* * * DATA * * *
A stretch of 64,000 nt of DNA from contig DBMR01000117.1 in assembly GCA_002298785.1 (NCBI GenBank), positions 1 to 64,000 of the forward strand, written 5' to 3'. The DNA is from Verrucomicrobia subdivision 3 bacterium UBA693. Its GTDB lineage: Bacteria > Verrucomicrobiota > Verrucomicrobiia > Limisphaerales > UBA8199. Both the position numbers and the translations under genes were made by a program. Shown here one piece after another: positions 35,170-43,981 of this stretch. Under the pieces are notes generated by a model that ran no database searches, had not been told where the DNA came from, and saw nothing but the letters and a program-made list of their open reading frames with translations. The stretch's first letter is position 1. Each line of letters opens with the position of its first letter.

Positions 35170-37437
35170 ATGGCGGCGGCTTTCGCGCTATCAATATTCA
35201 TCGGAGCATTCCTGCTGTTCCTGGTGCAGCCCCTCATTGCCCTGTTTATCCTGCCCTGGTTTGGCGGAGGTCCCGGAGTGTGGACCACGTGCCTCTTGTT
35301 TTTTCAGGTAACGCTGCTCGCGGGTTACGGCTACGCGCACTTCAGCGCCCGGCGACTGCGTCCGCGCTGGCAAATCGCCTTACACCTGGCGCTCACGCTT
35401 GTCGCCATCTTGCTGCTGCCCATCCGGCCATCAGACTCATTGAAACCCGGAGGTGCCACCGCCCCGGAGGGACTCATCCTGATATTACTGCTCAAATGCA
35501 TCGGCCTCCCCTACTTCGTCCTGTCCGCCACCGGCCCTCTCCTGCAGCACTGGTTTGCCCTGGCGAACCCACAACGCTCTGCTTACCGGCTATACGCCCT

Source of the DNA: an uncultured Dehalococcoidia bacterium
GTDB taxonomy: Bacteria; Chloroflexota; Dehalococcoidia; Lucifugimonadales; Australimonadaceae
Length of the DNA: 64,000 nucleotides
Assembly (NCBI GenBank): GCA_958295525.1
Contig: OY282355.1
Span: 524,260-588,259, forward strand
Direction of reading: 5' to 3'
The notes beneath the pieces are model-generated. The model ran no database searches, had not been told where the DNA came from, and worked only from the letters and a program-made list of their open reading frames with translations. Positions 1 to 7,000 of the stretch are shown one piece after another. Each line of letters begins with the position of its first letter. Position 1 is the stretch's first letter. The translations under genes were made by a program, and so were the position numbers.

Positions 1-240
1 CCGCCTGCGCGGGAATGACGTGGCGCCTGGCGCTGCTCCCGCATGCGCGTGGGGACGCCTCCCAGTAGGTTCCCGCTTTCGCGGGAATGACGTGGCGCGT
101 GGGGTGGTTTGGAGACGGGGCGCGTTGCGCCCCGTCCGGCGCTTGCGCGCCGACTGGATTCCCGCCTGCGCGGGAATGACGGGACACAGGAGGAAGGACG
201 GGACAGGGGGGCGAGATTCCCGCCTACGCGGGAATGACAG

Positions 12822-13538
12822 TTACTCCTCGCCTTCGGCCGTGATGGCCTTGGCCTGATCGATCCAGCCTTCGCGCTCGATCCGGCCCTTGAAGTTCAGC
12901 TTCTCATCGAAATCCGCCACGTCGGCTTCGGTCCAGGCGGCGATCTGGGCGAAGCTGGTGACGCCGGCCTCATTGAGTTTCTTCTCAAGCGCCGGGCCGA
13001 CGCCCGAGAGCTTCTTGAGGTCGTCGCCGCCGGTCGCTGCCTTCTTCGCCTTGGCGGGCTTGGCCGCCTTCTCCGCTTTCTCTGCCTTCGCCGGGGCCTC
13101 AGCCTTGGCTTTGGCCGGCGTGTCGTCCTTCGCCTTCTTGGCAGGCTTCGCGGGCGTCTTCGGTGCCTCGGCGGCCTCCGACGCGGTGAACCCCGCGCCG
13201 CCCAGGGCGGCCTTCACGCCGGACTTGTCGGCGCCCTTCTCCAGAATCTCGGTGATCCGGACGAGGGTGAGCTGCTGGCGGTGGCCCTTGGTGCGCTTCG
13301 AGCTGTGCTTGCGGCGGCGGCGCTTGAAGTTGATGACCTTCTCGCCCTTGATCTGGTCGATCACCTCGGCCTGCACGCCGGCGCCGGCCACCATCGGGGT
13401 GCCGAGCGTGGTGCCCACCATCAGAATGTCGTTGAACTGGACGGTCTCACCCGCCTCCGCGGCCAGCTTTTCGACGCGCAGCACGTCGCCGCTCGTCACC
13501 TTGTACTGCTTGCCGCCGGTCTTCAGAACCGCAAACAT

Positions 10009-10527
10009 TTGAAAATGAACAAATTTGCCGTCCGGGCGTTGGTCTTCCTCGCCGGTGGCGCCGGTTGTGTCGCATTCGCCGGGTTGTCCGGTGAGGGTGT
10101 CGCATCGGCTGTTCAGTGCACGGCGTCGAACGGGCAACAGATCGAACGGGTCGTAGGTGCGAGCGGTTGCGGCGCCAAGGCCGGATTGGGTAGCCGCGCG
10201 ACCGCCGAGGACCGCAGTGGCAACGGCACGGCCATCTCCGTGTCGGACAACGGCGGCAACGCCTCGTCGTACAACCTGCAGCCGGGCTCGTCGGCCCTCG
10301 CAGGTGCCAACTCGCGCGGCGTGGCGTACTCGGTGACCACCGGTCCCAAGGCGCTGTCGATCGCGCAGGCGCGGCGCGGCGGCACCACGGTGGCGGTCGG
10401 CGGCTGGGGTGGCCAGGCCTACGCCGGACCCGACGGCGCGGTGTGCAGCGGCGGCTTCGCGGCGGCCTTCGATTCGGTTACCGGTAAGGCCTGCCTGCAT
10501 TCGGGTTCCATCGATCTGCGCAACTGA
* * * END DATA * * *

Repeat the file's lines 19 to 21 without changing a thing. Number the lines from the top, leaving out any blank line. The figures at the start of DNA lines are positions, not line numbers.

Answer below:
201 GGACAGGGGGGCGAGATTCCCGCCTACGCGGGAATGACAG

Positions 12822-13538
12822 TTACTCCTCGCCTTCGGCCGTGATGGCCTTGGCCTGATCGATCCAGCCTTCGCGCTCGATCCGGCCCTTGAAGTTCAGC